“The biggest problem is that temperature screening can miss cases, unwittingly sending sick people through. It can also deliver false positives, potentially sending healthy people into spaces where others are seriously ill. A thermometer, if calibrated and if used appropriately, can detect a fever. Great. We are all happy about that. But is it an effective method for screening people for COVID-19 infection? The answer is no.”

Screening at borders is a complex question for the medical community to answer, but we wonder if travel in the future might require a medical visa? Will immigration officials require a letter from a doctor confirming that you are infectious-disease free?

3. Cruise vacations will go to the bottom of your list.

Given the popularity of cruises, it’s obvious that many vacationers enjoy the fun and relaxation of travel without the hassles of planning and logistics. But the pandemic has shown that as an instrument for spreading communicable diseases, a cruise ship is ideal. All the essential ingredients are there: a large group of people packed into close quarters with lots of shared facilities and unlimited opportunities for person-to-person spread. What was once seen as a low-risk way to travel is now anything but.

This is a watershed moment for cruise lines, and it’s difficult to imagine that all these financially battered companies will make it through the loss of income, lawsuits, and damage to the industry’s health reputation.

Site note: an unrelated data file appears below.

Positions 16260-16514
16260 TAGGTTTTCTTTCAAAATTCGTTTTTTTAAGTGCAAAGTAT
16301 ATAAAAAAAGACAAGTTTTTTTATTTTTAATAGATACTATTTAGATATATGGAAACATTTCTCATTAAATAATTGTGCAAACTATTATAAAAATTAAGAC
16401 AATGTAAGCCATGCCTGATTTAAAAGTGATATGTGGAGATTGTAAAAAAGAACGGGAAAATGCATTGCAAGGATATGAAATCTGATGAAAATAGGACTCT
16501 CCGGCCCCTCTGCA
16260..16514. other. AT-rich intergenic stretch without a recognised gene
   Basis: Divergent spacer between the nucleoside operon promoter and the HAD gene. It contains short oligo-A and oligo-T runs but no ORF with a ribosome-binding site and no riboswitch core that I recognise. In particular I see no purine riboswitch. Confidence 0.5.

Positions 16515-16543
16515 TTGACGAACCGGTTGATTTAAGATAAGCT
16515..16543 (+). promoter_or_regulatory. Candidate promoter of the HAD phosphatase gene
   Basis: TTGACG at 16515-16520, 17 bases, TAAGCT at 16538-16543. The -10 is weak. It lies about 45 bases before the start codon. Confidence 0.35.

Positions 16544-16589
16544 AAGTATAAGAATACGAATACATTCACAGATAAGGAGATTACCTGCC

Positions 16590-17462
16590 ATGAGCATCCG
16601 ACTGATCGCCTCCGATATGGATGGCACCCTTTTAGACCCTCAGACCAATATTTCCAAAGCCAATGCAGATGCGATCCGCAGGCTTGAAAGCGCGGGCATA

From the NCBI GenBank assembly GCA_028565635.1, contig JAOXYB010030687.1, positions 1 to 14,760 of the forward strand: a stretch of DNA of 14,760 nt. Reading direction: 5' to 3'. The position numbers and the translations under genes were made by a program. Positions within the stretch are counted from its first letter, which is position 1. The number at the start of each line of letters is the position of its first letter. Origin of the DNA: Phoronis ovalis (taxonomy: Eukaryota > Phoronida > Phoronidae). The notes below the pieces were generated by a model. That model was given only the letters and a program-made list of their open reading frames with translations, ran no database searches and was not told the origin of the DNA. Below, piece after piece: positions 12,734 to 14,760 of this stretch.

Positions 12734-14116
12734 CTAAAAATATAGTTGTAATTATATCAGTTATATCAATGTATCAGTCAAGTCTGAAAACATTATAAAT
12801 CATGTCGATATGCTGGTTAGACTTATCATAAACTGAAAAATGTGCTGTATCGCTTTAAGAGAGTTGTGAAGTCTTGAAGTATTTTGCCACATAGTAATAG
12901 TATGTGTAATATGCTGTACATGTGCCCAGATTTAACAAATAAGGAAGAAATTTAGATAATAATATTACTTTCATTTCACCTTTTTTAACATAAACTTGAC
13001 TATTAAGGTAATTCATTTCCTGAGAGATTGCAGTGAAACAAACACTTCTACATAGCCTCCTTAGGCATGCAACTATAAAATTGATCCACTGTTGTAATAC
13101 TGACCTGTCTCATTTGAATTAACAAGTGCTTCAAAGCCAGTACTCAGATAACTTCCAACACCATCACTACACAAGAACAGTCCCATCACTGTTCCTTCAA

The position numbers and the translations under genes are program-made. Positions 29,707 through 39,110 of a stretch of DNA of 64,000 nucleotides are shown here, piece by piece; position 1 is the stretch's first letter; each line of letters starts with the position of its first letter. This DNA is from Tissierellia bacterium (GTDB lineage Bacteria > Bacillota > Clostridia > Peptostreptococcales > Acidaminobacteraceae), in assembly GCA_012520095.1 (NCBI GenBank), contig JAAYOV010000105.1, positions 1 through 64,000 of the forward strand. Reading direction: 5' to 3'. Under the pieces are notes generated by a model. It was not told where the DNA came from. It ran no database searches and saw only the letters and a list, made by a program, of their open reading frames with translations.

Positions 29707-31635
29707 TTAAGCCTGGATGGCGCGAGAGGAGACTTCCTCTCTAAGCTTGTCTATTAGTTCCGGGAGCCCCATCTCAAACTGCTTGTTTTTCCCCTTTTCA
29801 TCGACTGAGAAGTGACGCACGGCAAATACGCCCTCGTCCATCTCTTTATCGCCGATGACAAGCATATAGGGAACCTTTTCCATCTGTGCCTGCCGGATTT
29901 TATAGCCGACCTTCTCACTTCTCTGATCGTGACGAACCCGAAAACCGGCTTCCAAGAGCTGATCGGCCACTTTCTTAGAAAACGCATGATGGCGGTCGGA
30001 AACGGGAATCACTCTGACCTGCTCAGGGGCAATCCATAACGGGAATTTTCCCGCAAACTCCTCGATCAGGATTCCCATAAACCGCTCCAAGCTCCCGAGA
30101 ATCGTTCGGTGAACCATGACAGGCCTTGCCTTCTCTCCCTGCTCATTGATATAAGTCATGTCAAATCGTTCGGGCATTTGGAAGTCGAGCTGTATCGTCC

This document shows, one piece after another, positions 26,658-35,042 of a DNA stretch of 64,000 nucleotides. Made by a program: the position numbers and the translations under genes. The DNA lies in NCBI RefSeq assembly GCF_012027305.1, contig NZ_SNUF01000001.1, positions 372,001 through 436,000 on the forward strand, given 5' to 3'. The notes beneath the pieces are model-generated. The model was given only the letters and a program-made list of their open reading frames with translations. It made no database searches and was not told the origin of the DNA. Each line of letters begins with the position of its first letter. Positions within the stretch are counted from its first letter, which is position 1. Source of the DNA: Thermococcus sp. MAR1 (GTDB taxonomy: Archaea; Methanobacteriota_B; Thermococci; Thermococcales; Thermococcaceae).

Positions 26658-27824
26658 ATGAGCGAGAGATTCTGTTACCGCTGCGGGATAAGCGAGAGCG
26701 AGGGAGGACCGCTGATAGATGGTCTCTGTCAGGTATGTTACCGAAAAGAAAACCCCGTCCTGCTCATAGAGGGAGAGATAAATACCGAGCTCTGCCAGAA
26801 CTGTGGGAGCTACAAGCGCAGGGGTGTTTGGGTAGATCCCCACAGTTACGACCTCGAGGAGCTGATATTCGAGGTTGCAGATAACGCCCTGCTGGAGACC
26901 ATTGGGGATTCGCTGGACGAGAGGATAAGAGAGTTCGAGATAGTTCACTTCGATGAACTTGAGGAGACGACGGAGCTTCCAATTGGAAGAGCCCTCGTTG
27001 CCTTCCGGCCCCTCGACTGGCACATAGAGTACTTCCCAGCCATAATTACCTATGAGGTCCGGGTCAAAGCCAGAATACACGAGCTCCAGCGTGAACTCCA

4. “Close-To-Home Travel” will have a new cachet.

Most of us are in uncharted territory today, but it’s unlikely that everyone will suddenly lose their desire to travel. It will be a long time before the uncertainties and risk of international travel abate; so until people get comfortable traveling abroad, many might consider shorter, simpler, less-expensive options close to home. Why worry about expensive airfares, quarantine threats, and immigration hassles when you can load the kids and bags into the car and drive to a national park in a few hours? Or why leave town at all? Why not take a fraction of your normal vacation money and plan a staycation near home?

* * *

This long-predicted, global medical emergency has been a wake-up call, and it will cause a sea change in the travel world. Now more than ever, each of us should think about our own risk tolerance, take reasonable and prudent precautions, and make informed decisions about traveling. And even though it will be a different world, it will be waiting when we’re ready to go.